Draw sample. In addition to choosing whether to draw a sample, you can also choose to execute part of the sampling design. Stages must be drawn in orderthat is, stage 2 cannot be drawn unless stage 1 is also drawn. When editing or executing a plan, you cannot resample locked stages. Seed. This allows you to choose a seed value for random number generation. Include user-missing values. This determines whether user-missing values are valid. If
Figure 3-3 Analysis Preparation Wizard, Estimation Method step (stage 1)
This step allows you to specify an estimation method for the stage.
WR (sampling with replacement). WR estimation does not include a correction for
sampling from a finite population, since it assumes that the sample was taken from an infinite population. When the population for the stage is much larger than the sample, this is a reasonable assumption. WR estimation can be specified only in the final stage of a design; the Wizard will not allow you to add another stage if you select WR estimation.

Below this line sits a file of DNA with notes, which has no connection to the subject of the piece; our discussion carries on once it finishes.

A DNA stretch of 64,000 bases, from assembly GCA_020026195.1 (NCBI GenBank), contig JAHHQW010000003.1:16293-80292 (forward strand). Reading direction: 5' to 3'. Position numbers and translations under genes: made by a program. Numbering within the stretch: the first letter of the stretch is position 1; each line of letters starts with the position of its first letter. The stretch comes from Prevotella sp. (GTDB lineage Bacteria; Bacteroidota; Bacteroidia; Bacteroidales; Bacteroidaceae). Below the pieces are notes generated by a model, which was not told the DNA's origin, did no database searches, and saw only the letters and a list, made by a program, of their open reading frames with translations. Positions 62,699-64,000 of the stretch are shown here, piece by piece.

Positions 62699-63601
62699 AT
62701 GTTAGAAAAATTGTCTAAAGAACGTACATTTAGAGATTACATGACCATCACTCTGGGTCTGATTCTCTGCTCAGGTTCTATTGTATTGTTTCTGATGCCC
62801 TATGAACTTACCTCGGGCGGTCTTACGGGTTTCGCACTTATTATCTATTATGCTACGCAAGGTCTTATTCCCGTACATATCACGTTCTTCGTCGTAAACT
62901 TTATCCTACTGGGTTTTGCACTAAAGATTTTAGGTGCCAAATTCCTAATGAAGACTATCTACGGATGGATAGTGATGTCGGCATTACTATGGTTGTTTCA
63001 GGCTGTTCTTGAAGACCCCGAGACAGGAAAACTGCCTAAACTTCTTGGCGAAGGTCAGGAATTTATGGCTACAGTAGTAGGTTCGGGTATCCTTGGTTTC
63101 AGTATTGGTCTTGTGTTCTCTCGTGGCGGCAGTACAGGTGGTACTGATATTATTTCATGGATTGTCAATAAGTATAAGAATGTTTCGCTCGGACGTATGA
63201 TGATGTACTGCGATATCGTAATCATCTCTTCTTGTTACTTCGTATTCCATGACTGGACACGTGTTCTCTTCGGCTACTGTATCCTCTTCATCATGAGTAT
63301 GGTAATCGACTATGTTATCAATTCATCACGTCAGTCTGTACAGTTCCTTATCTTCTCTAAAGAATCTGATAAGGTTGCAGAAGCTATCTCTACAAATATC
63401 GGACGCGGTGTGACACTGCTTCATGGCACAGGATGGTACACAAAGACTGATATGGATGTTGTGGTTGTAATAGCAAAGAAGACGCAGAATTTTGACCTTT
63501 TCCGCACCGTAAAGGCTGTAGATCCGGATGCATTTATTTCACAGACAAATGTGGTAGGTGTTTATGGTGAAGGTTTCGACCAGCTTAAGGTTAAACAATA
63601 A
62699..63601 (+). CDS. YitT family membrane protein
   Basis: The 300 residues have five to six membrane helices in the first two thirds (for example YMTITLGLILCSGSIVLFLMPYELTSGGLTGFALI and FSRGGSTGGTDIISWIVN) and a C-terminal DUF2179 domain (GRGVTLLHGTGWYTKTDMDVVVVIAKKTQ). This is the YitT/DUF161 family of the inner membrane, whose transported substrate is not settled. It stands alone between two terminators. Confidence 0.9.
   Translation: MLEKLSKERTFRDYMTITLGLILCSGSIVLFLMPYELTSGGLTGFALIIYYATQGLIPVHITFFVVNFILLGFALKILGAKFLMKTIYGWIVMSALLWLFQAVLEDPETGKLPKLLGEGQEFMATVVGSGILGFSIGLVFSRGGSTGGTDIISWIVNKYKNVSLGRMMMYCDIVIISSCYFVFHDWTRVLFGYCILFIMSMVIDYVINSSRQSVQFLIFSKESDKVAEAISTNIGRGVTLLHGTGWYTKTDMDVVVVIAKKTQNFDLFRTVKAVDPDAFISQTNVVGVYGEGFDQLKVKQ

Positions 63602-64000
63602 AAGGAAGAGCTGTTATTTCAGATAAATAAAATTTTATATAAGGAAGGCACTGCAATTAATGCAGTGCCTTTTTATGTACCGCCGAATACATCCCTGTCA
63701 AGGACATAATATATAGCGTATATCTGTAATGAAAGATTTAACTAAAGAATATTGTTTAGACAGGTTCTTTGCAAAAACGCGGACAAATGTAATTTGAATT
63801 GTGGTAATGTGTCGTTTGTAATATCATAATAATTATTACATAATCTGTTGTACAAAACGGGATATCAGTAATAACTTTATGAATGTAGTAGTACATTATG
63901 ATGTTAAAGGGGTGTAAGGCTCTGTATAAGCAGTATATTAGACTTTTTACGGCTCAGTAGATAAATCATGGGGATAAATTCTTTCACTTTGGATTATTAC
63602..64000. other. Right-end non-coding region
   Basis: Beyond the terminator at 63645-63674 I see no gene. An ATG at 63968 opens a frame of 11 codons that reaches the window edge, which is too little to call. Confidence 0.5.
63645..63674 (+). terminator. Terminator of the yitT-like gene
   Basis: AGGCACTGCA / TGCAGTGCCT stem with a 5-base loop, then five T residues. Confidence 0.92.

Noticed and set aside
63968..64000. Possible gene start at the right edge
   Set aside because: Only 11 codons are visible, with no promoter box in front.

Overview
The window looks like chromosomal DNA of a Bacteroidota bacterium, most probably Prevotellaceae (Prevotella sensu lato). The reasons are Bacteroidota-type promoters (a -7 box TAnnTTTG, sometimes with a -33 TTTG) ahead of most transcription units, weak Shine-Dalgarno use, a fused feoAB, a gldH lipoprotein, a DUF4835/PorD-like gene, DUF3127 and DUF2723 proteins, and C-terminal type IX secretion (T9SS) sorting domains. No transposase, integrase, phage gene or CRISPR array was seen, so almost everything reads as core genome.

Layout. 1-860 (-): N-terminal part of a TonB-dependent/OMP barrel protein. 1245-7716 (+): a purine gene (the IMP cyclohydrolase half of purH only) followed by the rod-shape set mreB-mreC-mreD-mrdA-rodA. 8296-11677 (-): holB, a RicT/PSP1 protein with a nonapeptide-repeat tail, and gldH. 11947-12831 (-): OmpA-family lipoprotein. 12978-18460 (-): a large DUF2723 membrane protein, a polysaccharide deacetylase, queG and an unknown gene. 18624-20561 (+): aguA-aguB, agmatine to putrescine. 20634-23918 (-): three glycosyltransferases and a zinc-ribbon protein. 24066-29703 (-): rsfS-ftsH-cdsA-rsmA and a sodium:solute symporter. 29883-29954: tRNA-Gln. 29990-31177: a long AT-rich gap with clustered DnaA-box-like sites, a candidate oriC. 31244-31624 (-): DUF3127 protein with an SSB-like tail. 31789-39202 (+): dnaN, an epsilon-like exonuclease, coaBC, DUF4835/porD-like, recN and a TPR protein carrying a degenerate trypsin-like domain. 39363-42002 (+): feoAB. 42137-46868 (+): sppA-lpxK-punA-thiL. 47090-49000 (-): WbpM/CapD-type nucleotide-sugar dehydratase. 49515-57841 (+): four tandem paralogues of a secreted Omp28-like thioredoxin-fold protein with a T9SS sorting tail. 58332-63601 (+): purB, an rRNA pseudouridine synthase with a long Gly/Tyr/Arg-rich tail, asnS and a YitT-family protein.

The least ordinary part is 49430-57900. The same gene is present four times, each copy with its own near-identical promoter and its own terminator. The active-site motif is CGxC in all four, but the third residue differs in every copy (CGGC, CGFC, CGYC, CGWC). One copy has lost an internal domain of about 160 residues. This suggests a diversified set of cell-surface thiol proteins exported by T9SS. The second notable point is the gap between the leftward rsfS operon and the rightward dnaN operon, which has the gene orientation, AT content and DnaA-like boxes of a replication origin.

Equal WOR (equal probability sampling without replacement). Equal WOR estimation includes the finite population correction and assumes that units are sampled with equal probability. Equal WOR can be specified in any stage of a design.
28 Chapter 3
Unequal WOR (unequal probability sampling without replacement). In addition to using the finite population correction, Unequal WOR accounts for sampling units (usually clusters) selected with unequal probability. This estimation method is available only in the first stage.
Analysis Preparation Wizard: Size
Figure 3-4 Analysis Preparation Wizard, Size step (stage 1)
This step is used to specify inclusion probabilities or population sizes for the current stage. Sizes can be fixed or can vary across strata. For the purpose of specifying sizes, clusters specified in previous stages can be used to define strata.
Units. You can specify exact population sizes or the probabilities with which units
29 Preparing a Complex Sample for Analysis
Value. A single value is applied to all strata. If Population Sizes is selected as the
unit metric, you should enter a non-negative integer. If Inclusion Probabilities is selected, you should enter a value between 0 and 1, inclusive.
size values for strata.
Figure 3-5 Define Unequal Sizes dialog box
30 Chapter 3
Analysis Preparation Wizard: Stage Summary
Figure 3-6 Analysis Preparation Wizard, Plan Summary step (stage 1)